As present, relatively little is known about the population of individuals subject to an OLR. Of the publications available, a small number have focused on the OLR population itself (Fyfe & Gailey, 2011; Gailey, Webb & Martin, 2017) whilst others offer a theoretical consideration and analysis of the OLR as a sentence (Ferguson, 2021; Van Zyl Smit & Morrison, 2020). The research project outlined in the following paragraphs marks the first of a series of planned studies designed to increase understanding of the OLR population. Specifically, it aims to:
- Examine the offending behaviour characteristics of those subject to the OLR, including the pattern and nature of offending, by examining index and previous offending.
- Explore whether the OLR has been imposed in line with the description of the MacLean Committee, in addition to exploring whether there are indications of the OLR having unintended net-widening consequences.
The research will not, in isolation, provide a full understanding of this complex population. Rather, it aims to present detail regarding a particular aspect of the population (i.e., profiles of offending) and provide a platform from which further research can develop.
The research process began in April 2020, with the development of a method through which the required information regarding offending behaviour could be captured. The source of information for this study was the Risk Assessment Reports (RARs): the document created by an accredited Risk Assessor and used to assist the judge in making a decision regarding whether an OLR should be imposed. From those documents, the following detail was sought:
- Detail regarding Index Offending
- Detail regarding Previous Convictions
- Detail regarding Alleged Offending
- Detail regarding Self-Reported Offending
- Detail regarding Behaviour in Custody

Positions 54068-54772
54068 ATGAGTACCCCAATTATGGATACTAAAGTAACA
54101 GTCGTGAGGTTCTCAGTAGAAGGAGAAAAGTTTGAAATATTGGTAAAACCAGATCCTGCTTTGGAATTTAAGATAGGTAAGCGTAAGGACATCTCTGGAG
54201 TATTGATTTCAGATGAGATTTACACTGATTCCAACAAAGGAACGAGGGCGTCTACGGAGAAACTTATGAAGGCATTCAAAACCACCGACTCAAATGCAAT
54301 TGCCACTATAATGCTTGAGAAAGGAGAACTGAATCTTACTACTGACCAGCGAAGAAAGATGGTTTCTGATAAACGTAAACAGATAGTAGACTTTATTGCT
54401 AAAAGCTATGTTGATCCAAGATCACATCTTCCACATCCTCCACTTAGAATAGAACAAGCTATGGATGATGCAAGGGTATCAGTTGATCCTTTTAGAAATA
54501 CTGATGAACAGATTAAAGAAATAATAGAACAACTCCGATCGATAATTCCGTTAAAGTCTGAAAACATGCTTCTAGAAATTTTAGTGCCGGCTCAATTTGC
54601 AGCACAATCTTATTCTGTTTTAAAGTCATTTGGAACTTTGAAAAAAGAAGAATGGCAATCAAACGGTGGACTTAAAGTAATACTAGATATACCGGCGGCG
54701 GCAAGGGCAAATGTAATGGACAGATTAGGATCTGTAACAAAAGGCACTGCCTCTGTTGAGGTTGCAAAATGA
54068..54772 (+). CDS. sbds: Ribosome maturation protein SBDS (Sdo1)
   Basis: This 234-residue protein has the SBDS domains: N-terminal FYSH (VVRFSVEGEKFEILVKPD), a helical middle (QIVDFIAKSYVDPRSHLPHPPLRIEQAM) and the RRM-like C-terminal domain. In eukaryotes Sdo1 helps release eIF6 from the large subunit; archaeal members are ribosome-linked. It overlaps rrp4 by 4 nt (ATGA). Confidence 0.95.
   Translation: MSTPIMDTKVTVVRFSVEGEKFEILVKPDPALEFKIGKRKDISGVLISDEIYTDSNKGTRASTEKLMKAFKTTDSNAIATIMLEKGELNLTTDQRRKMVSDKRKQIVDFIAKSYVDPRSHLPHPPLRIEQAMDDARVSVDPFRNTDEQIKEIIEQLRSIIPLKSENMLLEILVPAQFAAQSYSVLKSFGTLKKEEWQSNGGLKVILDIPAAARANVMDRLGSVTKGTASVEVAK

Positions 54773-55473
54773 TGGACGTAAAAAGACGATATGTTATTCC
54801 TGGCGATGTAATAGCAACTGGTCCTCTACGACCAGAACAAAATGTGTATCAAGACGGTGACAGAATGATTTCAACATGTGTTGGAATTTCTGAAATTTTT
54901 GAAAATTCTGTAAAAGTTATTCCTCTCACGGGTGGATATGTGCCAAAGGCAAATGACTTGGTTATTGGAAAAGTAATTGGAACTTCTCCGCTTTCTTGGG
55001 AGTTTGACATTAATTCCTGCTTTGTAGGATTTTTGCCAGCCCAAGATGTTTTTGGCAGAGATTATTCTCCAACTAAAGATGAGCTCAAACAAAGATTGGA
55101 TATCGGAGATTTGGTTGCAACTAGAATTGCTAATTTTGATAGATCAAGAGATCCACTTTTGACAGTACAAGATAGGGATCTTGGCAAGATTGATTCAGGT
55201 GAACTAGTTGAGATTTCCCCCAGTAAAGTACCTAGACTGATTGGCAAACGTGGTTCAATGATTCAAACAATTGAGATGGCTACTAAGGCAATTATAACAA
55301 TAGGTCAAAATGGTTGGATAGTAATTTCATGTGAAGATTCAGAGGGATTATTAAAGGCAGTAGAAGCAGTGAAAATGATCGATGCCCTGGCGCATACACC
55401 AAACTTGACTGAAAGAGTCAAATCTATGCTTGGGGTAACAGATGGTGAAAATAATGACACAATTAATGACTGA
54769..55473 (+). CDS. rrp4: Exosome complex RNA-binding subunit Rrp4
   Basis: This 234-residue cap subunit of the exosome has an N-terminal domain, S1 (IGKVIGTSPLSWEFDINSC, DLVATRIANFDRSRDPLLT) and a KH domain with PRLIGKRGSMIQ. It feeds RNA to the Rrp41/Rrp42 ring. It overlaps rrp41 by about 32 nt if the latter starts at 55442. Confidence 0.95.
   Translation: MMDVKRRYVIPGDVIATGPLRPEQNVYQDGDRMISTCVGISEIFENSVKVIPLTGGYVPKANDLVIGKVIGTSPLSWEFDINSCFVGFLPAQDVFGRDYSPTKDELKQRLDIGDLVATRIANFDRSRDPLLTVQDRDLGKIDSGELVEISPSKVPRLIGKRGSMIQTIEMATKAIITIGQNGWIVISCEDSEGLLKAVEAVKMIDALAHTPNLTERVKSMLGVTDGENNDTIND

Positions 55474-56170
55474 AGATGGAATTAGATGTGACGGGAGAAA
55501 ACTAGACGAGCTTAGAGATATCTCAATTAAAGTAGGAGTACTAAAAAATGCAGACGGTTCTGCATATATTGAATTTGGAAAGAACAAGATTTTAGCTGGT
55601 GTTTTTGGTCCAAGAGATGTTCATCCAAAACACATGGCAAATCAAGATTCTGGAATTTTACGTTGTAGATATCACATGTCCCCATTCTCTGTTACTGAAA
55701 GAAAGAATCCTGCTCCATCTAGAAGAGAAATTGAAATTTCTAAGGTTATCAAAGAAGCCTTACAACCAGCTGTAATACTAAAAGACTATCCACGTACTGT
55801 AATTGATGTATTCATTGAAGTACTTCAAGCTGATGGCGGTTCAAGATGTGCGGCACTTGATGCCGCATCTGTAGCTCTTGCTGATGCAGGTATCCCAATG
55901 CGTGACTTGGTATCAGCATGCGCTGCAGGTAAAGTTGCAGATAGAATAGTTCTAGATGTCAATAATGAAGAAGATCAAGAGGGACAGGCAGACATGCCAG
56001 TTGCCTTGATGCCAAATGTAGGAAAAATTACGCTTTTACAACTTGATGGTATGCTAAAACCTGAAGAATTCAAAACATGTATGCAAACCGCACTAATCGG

Whilst the degree of detail captured varied (e.g., a much greater degree of detail was collected regarding index and previous offending, as compared with behaviour in custody), coding for all five of the categories outlined above followed broadly the same pattern. Namely, offending/behaviour was divided according to its nature, and the presence/frequency of offending captured. Also collected for index and previous offences was detail regarding when the offending itself had occurred, or when convictions had been received, respectively. The information collected enabled the duration of convictions and index offending, the presence and number of offences (both overall, and of each nature), and the nature of such offences to be analysed. Also considered was the pattern of various aspects of offending in relation to another – for example, the nature of individuals’ index offending in relation to their previous offending. The offending profiles of individuals with convictions for IPV were separately considered.
To address the second research question regarding whether the OLR has been imposed in line with the description of the MacLean Committee, and potential net-widening, data from a number of subgroups of the population was considered. These subgroups included young people made subject to an OLR, and those whose index conviction was not a serious sexual or violent offence.
Full findings from this research project – including consideration of potential avenues for future research – are due to be published in the coming weeks.
Dr Rebecca Wagstaff